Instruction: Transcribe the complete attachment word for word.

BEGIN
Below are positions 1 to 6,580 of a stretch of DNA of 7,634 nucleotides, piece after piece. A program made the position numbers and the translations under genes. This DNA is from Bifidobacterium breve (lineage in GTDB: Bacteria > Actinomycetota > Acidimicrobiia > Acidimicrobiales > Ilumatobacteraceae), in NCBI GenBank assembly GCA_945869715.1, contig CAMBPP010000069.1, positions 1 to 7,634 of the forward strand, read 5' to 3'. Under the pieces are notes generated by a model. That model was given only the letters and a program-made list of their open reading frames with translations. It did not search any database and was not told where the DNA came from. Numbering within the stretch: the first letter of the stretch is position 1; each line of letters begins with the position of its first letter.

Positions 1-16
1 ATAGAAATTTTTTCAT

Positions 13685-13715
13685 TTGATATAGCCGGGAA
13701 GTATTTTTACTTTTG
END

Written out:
Below are positions 1 to 6,580 of a stretch of DNA of 7,634 nucleotides, piece after piece. A program made the position numbers and the translations under genes. This DNA is from Bifidobacterium breve (lineage in GTDB: Bacteria > Actinomycetota > Acidimicrobiia > Acidimicrobiales > Ilumatobacteraceae), in NCBI GenBank assembly GCA_945869715.1, contig CAMBPP010000069.1, positions 1 to 7,634 of the forward strand, read 5' to 3'. Under the pieces are notes generated by a model. That model was given only the letters and a program-made list of their open reading frames with translations. It did not search any database and was not told where the DNA came from. Numbering within the stretch: the first letter of the stretch is position 1; each line of letters begins with the position of its first letter.

Positions 1-16
1 ATAGAAATTTTTTCAT

Positions 13685-13715
13685 TTGATATAGCCGGGAA
13701 GTATTTTTACTTTTG